In the USA, public libraries have traditionally been important community centers. With the advent of the World Wide Web and with fewer bookstores around, the public library’s role is adapting. The public library is no longer just a place to borrow books, but a place to get DVDs/CDS, use a computer, access the Internet, disseminate and obtain information, meet friends, and even enjoy a cup of coffee.

Pablo Neruda Bibliothek
Friedrichshain Berlin

Many public libraries have also become places to showcase art exhibitions, have guest lecturers, hold book readings, and even improve language skills. For example, at Portland’s central library, there’s a section, which provides tutorial assistance for people learning English.  

Germany also has an impressive public library system; but, without being too bold, it’s no match for the American system. In Germany, libraries are open for fewer hours, usually lack Wi-Fi and computers, and are generally less user friendly.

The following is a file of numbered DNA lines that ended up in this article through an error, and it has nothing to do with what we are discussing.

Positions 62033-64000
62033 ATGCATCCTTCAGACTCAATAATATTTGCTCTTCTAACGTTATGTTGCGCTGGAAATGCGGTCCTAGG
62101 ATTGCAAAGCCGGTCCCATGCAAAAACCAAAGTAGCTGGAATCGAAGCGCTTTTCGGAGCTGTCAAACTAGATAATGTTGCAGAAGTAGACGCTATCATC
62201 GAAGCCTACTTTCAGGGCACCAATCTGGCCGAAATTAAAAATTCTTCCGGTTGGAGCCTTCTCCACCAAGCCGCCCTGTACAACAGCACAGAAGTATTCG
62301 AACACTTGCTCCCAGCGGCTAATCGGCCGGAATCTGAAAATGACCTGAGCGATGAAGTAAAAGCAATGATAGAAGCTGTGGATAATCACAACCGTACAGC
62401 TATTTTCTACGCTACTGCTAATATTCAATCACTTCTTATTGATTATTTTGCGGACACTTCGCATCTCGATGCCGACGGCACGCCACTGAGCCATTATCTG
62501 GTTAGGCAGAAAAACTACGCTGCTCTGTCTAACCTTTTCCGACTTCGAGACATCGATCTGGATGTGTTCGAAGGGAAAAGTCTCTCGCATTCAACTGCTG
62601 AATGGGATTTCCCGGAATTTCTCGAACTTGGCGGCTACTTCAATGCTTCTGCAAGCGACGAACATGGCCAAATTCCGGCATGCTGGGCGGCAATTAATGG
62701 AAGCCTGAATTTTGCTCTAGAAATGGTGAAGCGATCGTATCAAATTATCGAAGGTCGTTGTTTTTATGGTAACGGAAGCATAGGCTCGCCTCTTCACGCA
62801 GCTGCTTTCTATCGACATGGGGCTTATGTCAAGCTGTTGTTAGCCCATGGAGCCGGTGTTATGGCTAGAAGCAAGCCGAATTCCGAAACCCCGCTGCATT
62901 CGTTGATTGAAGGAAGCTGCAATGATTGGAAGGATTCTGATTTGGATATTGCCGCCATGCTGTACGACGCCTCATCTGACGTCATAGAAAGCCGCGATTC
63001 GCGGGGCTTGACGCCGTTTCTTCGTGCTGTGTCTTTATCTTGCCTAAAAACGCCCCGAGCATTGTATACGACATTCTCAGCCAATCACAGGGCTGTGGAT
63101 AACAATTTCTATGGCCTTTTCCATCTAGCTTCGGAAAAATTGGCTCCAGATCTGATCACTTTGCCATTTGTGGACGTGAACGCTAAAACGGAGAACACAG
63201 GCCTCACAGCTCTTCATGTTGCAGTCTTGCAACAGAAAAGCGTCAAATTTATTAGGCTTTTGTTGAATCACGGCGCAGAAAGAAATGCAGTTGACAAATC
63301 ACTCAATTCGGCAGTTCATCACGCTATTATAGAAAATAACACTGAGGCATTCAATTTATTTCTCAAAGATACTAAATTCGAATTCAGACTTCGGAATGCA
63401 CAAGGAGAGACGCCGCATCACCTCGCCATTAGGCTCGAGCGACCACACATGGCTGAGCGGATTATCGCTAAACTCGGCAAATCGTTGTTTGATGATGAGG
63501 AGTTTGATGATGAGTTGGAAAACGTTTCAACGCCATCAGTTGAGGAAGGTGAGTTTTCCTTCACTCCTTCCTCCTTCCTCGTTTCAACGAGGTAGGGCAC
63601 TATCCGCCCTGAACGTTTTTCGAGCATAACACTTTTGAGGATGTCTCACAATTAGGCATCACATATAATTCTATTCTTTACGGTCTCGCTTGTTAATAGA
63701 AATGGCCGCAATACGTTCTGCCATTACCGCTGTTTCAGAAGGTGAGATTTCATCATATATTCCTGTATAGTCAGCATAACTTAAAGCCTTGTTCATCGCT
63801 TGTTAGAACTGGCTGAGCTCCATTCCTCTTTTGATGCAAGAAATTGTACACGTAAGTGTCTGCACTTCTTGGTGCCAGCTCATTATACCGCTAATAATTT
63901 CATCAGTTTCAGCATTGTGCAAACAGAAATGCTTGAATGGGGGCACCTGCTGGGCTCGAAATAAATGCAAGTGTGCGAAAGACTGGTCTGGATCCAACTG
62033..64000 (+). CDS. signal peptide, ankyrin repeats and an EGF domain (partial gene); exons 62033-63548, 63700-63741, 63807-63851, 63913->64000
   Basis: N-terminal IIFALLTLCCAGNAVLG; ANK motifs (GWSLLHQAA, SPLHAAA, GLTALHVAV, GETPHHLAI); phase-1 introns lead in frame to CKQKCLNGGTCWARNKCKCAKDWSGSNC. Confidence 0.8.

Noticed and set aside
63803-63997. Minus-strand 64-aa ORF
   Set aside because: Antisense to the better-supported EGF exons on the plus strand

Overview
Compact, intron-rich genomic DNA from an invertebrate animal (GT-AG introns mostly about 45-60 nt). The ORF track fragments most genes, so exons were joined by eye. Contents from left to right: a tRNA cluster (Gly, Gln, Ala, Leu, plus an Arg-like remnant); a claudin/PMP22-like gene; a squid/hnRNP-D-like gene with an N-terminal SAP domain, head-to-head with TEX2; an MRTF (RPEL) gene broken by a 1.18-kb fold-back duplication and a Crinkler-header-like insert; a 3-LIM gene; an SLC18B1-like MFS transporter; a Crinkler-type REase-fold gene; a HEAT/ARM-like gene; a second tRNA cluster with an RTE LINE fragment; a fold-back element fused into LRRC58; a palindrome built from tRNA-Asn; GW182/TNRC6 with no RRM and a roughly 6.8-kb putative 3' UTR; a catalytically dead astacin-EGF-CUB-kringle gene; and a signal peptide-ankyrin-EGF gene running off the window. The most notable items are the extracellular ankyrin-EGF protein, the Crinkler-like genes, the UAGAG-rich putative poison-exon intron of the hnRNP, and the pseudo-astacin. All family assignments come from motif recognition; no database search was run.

A couple of days ago, I was working at my neighborhood library (Pablo Neruda Bibliothek) in Berlin. It’s an impressive building with an extensive collection. Yet, for all of its modernity, it lacked sufficient seating and table space, offered neither Wi-Fi nor computers, and had bad acoustics. Of course, this is just one library, but I’ve noticed the same phenomena at other libraries throughout Germany and Europe. Europeans like to flaunt their superior social services (with good reason), but when it comes to public libraries, America’s system is better.